If you take DMT along with other drugs that also change the serotonin levels in your brain, it could cause bad side effects. In rare cases, it could cause a life-threatening drug reaction called serotonin syndrome.

Avoid DMT if you’re taking certain prescription drugs to treat mental health. Ask your doctor if you take any of these types of medicines:

  • Selective serotonin reuptake inhibitors (SSRIs, a class of antidepressants)
  • Certain antipsychotics
  • Opioids, especially a painkiller like tramadol
  • Central nervous system depressant medication
  • Vasodilators (medicines that open up blood vessels)

If you notice very bad reactions after you take DMT, call 911 or go to the nearest hospital. 

Research shows it’s highly unlikely. The risk may be highest if you inject the drug directly into your veins. 

But even if you inject DMT, the chances of an overdose are very small. That’s because it can take more than 5,000 milligrams of DMT to overdose – nearly 100 times the amount in a single injection.

But several street drugs including DMT are often laced or mixed in with other dangerous substances such as fentanyl, heroin, cocaine, or morphine. People who sell them often lace DMT with additional substances as they can produce a stronger trip. It’s also more addictive, dangerous, and cheaper to buy. 

For example, fentanyl, even in small doses, can be harmful to you. It’s also difficult to spot, smell, or taste it apart from DMT. According to the CDC, synthetic opioids like fentanyl are among the leading causes of overdose deaths.

If you notice signs of overdose like pinpoint pupils, difficulty breathing, or feeling weak or clammy, call 911 immediately for medical attention.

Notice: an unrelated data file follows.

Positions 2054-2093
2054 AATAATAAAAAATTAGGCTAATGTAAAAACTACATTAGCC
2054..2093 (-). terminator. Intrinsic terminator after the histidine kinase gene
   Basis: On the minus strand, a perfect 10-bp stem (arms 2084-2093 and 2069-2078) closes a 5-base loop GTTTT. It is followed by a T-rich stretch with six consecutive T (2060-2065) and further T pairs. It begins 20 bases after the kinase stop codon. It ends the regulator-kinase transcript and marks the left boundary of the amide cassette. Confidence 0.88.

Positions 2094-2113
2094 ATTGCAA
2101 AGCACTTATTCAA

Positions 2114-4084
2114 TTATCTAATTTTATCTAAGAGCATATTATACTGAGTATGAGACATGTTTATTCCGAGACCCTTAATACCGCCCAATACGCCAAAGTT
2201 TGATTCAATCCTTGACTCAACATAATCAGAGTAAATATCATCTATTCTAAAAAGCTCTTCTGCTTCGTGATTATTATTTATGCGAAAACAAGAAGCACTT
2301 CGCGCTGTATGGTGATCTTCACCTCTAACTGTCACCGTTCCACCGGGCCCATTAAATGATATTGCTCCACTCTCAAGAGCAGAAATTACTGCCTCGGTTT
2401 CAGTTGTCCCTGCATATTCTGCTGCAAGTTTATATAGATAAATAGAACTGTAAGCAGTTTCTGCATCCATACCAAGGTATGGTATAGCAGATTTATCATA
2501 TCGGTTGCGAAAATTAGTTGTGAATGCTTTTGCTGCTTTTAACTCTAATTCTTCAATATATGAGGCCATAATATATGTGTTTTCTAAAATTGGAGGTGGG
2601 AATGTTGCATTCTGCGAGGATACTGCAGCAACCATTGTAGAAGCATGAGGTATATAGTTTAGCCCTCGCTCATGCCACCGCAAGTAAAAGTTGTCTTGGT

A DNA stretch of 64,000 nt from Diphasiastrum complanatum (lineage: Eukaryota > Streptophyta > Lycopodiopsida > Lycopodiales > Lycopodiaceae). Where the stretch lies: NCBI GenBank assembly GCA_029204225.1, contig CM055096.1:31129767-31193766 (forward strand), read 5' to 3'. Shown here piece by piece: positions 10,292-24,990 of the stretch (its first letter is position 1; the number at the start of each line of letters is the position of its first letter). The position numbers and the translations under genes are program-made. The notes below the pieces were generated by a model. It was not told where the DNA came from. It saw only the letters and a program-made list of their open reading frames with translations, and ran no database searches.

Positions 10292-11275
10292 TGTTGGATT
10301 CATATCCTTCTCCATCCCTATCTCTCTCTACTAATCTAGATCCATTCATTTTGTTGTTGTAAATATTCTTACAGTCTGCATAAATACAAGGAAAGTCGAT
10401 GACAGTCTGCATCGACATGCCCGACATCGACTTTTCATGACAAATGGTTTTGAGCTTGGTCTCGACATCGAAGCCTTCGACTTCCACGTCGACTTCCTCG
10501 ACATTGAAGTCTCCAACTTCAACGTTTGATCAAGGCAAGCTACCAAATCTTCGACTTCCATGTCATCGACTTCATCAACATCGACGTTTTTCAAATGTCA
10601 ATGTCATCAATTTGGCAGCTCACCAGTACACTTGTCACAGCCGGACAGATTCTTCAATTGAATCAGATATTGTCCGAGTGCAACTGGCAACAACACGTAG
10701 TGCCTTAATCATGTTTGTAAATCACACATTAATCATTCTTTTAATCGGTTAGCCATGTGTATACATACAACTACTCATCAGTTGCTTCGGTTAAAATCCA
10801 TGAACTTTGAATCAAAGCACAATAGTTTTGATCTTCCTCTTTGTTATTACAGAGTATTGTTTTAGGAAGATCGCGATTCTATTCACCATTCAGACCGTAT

No. Federal law in the U.S. classifies DMT as a “Schedule I” illegal drug under the Controlled Substances Act. If you’re caught using, selling, or buying the drug, you’ll likely face large fines or also jail time. The penalty for use depends on where you live. 

While DMT is a naturally occurring substance, neither the organic nor the lab-made versions are approved for any legal use in the U.S. 

Researchers can’t confirm whether DMT is addictive, like other psychedelics in its class. This means they’re not sure if you’ll develop a dependency on it. But in rare cases, overuse of high doses of DMT can cause symptoms of addiction, such as withdrawal symptoms if you stop using it.

You can build tolerance to DMT, especially if you use it in high doses and often. That means you might need to take more DMT to get the same effect. 

If you have concerns about using DMT, tell your doctor about it. You can also reach out to addiction recovery centers that offer in-person or out-of-office treatment options to help you get your substance use disorder under control. 

You can speak to certified addiction specialists like psychiatrists, licensed therapists, and counselors. You can also call the Substance Abuse and Mental Health Services Administration (SAMHSA) national helpline at 800-662-HELP (4357).

DMT can cause powerful, intense trips. In some cases, it could lead to serious or bad reactions that might require emergency medical help. If you choose to use DMT, follow these steps to stay as safe as possible: 

Educate yourself. Learn as much as you can about the drug, its effects, and the potential short and long-term health issues it can cause.

Pick a safe setting. It’s best to be in a secure, calm environment. Also, try to do it when you feel mentally stable. This will help you manage the unpredictable effects of the drug. 

Try not to do it alone. Ask a trusted friend or family member to stay near you when you try the drug. In an emergency, your trip sitter needs to be able to call 911 or get you medical help.